Friday, March 09, 2007

A Safe Subject

The March Marigold,
Sir Edward Burne-Jones, c 1870.

Gorgeous, glowing colour in that thin, sleeveless gown, isn't there?

Here, the ground is leperous with dirty snow, it's colder than a witch's tit, and you still need 40 lbs of outdoor gear or freeze your wee behind.

If winter doesn't break soon I'll organize a posse to get that groundhog.

Two things about weather mildly annoy me in some stories.

While we are treated to hot weather descriptions of sweat rolling suggestively down manly chests or glistening between swelling breasts - which he or she wish to lick off in a orgy of salt-loss sensuality - dialogue often omits the weather.

We may read the obligatory descriptions of heat shimmers or hot pavement/ drifting snow and goosebumps/clammy clothes and plastered hair - but the characters never seem to discuss it.

People always discuss the weather. It's automatic. It's introductory. A conversational opener. A passing acknowledgement.

Complete strangers toodling down the street who will never run across each other again are impelled by shared humanity to offer a comment on the weather."Sure is hot/cold/wet/nice today."

The other exasperating thing is the assumption that the whole world experiences the same weather patterns and seasonal congruity as the writer's own. Do a little freaking research, will you?


Erik Ivan James said...

Cabin-fever certainly has managed a tight grip on me! There is hope, though, maybe 30's today.

You raise a very interesting point for discussion here, Bernita. The question I have is, that since weather conversation in everyday life is so normal, I wonder how much about it our readers are interested in? It seems to me that I read somewhere here on the blogs several months ago that a writer should keep references to weather to an absolute minimum---readers find it boring. I can't remember where I read that, though.

I would think, however, that to the extent weather was directly influencing action or character behavior, it should be a necessity in the scene.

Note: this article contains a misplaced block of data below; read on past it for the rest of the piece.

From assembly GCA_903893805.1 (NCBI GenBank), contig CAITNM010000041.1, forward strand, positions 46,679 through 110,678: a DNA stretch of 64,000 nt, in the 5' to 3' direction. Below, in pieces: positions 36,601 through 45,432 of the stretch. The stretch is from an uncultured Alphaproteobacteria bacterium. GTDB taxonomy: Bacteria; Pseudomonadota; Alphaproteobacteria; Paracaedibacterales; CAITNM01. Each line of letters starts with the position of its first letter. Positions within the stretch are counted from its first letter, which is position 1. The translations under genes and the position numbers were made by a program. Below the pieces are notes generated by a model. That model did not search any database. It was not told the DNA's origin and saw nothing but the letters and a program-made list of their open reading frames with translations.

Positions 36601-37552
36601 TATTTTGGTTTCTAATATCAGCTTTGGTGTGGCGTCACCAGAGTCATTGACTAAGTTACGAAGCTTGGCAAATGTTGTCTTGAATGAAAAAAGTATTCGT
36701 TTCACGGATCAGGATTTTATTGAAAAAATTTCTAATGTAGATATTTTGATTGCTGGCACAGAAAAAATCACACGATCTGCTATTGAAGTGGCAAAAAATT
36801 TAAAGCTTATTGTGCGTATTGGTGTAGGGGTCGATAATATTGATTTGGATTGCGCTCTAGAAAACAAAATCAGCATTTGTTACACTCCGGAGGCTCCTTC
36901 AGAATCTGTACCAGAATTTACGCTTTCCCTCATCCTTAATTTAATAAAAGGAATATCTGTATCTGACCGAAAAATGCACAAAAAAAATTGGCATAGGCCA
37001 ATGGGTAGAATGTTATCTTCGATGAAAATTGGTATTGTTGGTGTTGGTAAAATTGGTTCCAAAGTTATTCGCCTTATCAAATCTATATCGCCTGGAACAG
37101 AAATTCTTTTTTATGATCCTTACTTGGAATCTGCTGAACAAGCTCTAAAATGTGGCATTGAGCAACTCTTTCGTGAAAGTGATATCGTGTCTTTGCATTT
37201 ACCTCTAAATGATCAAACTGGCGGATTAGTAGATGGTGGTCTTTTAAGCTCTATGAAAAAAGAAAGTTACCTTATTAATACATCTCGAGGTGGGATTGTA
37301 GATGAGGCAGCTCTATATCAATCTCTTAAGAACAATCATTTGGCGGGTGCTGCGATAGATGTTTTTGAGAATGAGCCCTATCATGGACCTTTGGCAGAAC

As you said, maybe I had better do some friggin research. I hate it when I have to do that.

Bernita said...

Very true, Erik.
But I'm not advocating some long, tedious discussion, just the occassional comment, such as "Kerist, it's cold/hot/wet/nice!" to insert a little natural realism at the beginning of a conversation.

writtenwyrdd said...

Cranky much this morning, lol? Don't blame you. I'm ready for spring, myself.

As far as weather descriptions via dialog...Hmmm... Can't think of an actual conversation about weather in a book I've read recently, and I've read six or so in the last couple of weeks.

This is a very good point you make.

I think I have to make my characters huddle in a doorway and bitch about it pissing down rain, or hacking because they forgot and sucked in a lungful of air at ten below zero!

Bernita said...

Thank you, Written. Blame that painting. And winter gets so bleeping boring in this latitude after a while.
Sometimes I get the impression that a book's characters all live in a totally air-conditioned and climate-controlled environment.

Ric said...

I'm with Erik - and I'm a couple hundred miles south of him promised 45 today - but will it be enough to make the snow go away and the robins magically appear?

I think the weather falls into that 'common' stuff - you don't write it unless it promotes the plot. If it's important that it be hot (as in your steamy example), then yes. If not, it comes across as filler.

tis a fine line. I agree most folks talk about the weather - but I'm with Erik on just how important that is.

After the long winter, his mind and other organs compelled by the biological imperatives of spring, emboldened by the lengthening sunshine, sought the company of the fair maiden of the north.

Bernita said...

Odd. Guys are more apt to comment on the weather than women.
Is that a paraphrase of " a young man's fancy," Ric?

Ric said...

Absolutely! Metaphors abound! Tightly wound from months indoors, ready to spring into action!

Guys only talk about the weather because we're looking at your breasts thinking of something to say.

Bernita said...

I never realized how effective the removal of winter gear was to males.
Look out, Ladies, Ric's randy.

Bailey Stewart said...

I think you all are right (should I mention that it will be in the 70s here today) *ducking* Put it in only if it's necessary for the plot, but at the same time, it wouldn't hurt for the characters to at least mention it. How's that for wishy-washy? Love the gown.

Sela Carsen said...

LOL. I wrote a whole story, then realized at the end I had no idea if it was summer or winter! Oops! I was familiar with the setting in February, so that's when I set it -- in my next draft.

Bernita said...

~makes threatening gestures at Bailey~

Hee, Sela!But you caught it.
I want to set the present WIP in April, and find I'm dithering over details. It's been so long I forget the feel.

December Quinn said...

I'm so tired of cold. It didn't get super-cold here (we had a week here and there)...but it dropped to like 40 in mid September and just stayed there. It's still there. I just want to not wear a coat!